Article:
Optional lab to accompany BIOL 1020 - Human Biology. 2 hours of lab per week. A minimum grade of “C” (2.0 or above) must be earned in this course before it can be counted in a biological science major or minor or as a prerequisite for any other biology course.
BIOL 1615 General Biology Lab I
Lab to accompany BIOL 1610. One three-hour meeting per week. A minimum grade of “C” (2.0 or above) must be earned in this course before it can be counted in a biological science major or minor or as a prerequisite for any other biology course.
BIOL 1620 General Biology II
This course introduces Science Majors to the study of biology and the diversity of life. It provides fundamental knowledge of morphological complexity, physiology, development, environmental adaptation, and the evolutionary history of life on Earth.
BIOL 2500 Environmental Biology
Course investigates diverse ecosystems found in southern Utah. Ecosystems will be used to learn about cycling of matter/energy, patterns, scale, proportion, the link between structure/function, cause/effect, and evidence of stability and change. Students will gather data about ecosystems, describe possible problems, the causation and possible solutions.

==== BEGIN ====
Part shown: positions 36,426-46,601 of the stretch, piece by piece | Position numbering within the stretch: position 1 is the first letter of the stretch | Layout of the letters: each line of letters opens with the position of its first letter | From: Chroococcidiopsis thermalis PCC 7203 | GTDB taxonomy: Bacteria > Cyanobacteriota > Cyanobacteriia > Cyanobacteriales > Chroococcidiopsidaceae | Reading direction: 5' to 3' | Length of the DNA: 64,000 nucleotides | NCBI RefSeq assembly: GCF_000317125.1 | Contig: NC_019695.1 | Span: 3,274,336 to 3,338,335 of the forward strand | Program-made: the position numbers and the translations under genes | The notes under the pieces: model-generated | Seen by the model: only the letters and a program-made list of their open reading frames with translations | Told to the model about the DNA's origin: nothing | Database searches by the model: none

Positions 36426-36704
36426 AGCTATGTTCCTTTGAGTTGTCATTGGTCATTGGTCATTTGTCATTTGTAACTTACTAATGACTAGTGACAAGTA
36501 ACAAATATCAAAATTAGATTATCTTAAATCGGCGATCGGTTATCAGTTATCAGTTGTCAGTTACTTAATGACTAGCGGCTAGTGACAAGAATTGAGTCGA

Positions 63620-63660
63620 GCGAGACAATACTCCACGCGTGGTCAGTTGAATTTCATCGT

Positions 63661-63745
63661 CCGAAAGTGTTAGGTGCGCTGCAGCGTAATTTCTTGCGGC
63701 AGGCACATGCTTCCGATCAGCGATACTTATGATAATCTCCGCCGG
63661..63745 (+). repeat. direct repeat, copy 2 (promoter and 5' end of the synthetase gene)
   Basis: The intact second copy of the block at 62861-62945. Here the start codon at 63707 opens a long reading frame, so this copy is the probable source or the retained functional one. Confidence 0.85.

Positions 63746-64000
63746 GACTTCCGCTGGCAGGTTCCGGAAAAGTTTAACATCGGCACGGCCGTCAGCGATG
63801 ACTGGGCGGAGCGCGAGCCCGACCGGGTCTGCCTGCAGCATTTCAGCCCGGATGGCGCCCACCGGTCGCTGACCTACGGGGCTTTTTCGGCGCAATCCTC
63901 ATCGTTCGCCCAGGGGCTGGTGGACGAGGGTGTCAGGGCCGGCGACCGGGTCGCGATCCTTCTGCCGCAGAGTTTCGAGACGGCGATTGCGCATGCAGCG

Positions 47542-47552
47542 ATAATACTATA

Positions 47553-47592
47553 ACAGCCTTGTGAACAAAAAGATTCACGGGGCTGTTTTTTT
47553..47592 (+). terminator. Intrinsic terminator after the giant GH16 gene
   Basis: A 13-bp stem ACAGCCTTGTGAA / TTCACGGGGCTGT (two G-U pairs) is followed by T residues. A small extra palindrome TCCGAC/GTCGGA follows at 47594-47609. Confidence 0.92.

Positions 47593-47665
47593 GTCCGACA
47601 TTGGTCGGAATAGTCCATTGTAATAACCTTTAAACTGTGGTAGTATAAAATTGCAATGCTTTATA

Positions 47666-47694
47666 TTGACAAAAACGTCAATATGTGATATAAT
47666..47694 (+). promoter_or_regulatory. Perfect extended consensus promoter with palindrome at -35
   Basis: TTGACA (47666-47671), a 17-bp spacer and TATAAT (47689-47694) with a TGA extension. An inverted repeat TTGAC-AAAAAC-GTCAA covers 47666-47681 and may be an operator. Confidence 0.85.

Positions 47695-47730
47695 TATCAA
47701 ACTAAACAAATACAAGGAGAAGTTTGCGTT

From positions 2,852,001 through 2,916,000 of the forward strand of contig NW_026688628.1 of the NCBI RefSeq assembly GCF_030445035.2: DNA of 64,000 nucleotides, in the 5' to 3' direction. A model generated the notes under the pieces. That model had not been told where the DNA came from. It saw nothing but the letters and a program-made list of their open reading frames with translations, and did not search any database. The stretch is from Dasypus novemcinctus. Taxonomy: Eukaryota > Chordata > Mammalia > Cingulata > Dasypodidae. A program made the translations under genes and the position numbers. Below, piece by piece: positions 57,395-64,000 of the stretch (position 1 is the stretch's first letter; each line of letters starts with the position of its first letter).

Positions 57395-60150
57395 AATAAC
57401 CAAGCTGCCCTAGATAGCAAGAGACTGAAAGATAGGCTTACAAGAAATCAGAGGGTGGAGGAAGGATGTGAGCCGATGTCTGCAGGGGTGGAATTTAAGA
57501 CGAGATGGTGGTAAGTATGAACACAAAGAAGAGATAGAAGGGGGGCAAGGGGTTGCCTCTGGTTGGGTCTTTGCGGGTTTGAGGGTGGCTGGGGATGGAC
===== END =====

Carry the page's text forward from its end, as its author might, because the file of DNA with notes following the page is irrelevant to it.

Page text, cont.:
BIOL 4840 Cooperative Education in Biology
Observation and activities in professional practice situations on or off campus arranged by contract with an appropriate faculty supervisor. Variable times. A minimum grade of "C" (2.0 or above) must be earned in this course before it can be counted in a biological science major or minor or as a prerequisite for any other biology course.
BIOL 4900 Biology Teaching Methods
Effective strategies for doing science in the classroom based on national standards for inquiry and the scope and benchmarks of biological literacy, with emphasis on science as a way of knowing.
BIOL 4980 Student Teaching in Biology
Supervised teaching in a secondary school. Hours arranged by contract. A minimum grade of "C" (2.0 or above) must be earned in this course before it can be counted in a biological science major or minor or as a prerequisite for any other biology course.
BIOL 6303 Methods & Materials for Teaching Secondary Science
This course is designed for secondary science teachers to learn the core principles surrounding effective science teaching and learning.